Cochineal Carmine: Exploring the Rich Palette of Cochineal Colour in Products

carmine natural de cochinilla cochineal extract

To talk about the Carmine color of Cochineal, we must first talk about Cochineal. The Cochineal (Dactylopius coccus) is a female insect parasitic on hemipteran plants that belongs to the family Dactylopidae. Which develops in the prickly pear cactus. It is mainly used to extract a dye composed of two substances known as carmine and carminic acid.

It is native to Peru and Mexico. Even so, it has a presence throughout South America and the Canary Islands. However, currently Peru is the main producer of cochineal in the world.

Cochineal extract, obtained from scale insects, is renowned for its vibrant red hue and its use as a natural red colorant. Scale insects, commonly dried for extraction, serve as the source for this extract, dried cochineal, historically employed as a red dye

Just like cochineal insects, precisely the female cochineal, many dried insects are the new alternative to dyes and additives for the food and cosmetic industry.

Ancient Peruvians used the red pigment of cochineal in pre-Columbian times to dye wool and cotton red. The mealybug lives on top of the Opuntia ficus tuna cluster, which provides it with water and food. The prickly pear grows wild in the inter-Andean valleys of Peru.

Food colouring cochineal is highly valued for its high value in the international market. Peruvian cochineal is in high demand, even more so due to the use of synthetic dyes derived from petroleum and carbon.
Their toxic effects raise questions about these artificial dyes. Food coloring derived from cochineal has replaced the aforementioned dyes for coloring food.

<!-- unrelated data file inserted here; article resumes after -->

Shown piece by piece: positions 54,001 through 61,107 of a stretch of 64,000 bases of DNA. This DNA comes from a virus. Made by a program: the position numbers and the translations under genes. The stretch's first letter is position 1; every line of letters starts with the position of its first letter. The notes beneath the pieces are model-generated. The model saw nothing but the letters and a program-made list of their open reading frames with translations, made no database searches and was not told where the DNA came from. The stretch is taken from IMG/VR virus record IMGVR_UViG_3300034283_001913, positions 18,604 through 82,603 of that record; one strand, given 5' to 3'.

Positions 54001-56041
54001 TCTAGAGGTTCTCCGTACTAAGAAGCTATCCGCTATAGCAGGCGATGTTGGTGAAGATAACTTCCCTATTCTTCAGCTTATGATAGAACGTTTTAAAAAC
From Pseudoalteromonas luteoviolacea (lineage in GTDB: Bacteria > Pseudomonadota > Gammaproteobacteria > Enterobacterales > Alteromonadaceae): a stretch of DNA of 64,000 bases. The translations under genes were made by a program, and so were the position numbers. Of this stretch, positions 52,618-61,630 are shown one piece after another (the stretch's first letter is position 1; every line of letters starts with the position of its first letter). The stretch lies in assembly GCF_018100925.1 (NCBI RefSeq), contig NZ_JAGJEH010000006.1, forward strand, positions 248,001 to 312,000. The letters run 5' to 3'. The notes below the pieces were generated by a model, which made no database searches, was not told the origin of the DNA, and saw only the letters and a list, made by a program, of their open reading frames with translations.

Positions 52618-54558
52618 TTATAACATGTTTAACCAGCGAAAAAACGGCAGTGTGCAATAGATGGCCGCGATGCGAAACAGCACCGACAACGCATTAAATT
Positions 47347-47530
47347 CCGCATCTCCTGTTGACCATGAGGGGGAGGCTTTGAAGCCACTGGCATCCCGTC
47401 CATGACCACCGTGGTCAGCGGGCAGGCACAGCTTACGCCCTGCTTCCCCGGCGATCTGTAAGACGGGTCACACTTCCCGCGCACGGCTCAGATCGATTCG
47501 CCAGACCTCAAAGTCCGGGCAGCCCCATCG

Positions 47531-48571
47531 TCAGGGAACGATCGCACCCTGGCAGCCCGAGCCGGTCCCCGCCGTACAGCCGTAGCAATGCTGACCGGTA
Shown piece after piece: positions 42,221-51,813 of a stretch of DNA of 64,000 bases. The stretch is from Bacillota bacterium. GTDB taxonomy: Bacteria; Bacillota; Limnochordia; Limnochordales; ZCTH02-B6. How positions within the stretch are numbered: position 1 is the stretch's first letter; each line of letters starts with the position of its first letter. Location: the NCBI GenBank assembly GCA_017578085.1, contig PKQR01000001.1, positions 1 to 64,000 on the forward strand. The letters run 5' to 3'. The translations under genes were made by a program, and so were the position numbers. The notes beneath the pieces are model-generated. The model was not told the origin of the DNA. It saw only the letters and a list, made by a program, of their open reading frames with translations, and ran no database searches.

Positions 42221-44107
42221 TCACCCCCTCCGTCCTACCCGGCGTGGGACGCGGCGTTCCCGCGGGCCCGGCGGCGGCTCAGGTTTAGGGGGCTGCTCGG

Derived from carminic acid produced by cochineal, Carmine is one of the oldest dyes used as a pigment or colorant.. When used as a (liquid) pigment, its staining method involves dissolution. The intensity of the coloration being directly proportional to its purity. Being a (solid) dye, its staining method is dispersion, issuing the color throughout the material, and in this case the strength of the coloring is not proportional to its purity.

This dye, also known as Cochineal Colour, serves as an component in food, medicine, and cosmetics. It is included in the FD&C classification of the United States Food and Drug Administration (FDA). Additionally, it is listed among the additives of the European Economic Community (now European Union) within permissible toxicity parameters, specifically the Acceptable Daily Intake (ADI).

Among natural colors, Cochineal Colour stands out for its excellent technological characteristics. It imparts a delightful red hue to food and is used in various products, including canned vegetables, jellies, ice cream, meat, and dairy products like yogurt, fresh barbecue, and both alcoholic and non-alcoholic beverages.



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